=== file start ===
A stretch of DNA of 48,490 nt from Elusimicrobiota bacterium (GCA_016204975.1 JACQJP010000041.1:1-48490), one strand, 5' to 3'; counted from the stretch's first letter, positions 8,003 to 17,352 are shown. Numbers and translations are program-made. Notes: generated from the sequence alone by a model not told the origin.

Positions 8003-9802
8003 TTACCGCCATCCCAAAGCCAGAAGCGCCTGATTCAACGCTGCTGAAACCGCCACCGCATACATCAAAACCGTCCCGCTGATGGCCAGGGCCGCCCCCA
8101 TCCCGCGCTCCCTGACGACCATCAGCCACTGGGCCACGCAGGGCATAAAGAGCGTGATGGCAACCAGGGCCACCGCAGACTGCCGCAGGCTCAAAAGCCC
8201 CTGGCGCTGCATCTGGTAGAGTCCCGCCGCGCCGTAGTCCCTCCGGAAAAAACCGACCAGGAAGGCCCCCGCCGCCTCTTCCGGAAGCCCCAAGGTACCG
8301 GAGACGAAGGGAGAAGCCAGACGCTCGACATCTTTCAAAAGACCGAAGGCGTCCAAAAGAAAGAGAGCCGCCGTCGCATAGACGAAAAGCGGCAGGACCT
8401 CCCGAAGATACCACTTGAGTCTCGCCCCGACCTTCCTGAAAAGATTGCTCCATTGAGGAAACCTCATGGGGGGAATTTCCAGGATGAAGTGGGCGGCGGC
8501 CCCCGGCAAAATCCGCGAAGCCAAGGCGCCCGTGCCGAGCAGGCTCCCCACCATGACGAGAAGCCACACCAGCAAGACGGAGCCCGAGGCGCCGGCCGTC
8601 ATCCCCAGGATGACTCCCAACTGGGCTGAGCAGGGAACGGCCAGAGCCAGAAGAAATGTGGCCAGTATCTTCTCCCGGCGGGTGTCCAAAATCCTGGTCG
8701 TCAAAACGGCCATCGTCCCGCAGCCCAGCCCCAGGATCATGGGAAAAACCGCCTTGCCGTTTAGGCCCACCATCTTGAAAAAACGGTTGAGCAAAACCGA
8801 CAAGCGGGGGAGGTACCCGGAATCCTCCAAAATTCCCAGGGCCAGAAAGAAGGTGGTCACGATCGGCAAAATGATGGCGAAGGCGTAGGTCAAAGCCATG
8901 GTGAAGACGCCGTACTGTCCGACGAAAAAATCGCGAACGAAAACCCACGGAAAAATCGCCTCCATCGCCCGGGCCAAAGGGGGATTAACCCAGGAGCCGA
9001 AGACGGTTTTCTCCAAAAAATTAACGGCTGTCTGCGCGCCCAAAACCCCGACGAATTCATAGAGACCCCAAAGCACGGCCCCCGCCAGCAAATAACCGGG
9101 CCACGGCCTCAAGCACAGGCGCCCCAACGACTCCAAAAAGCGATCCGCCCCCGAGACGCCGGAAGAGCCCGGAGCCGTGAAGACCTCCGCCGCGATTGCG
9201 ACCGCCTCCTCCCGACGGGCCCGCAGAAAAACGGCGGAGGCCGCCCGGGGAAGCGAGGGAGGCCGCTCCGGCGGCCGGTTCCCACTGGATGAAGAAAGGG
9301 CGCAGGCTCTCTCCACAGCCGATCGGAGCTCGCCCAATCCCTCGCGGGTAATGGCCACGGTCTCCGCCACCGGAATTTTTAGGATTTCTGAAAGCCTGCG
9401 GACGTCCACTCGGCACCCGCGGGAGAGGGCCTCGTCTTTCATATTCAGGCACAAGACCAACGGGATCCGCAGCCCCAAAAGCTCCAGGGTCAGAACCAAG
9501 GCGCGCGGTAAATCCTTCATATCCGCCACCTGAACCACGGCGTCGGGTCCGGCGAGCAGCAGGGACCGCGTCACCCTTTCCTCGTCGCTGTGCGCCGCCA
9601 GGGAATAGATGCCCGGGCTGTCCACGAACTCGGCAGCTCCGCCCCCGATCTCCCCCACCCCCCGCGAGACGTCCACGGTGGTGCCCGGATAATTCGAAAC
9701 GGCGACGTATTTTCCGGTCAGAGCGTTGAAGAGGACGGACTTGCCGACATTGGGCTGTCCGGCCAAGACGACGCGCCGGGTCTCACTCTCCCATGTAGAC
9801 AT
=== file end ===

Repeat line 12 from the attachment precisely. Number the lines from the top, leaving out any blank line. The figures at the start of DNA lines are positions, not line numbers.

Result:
8901 GTGAAGACGCCGTACTGTCCGACGAAAAAATCGCGAACGAAAACCCACGGAAAAATCGCCTCCATCGCCCGGGCCAAAGGGGGATTAACCCAGGAGCCGA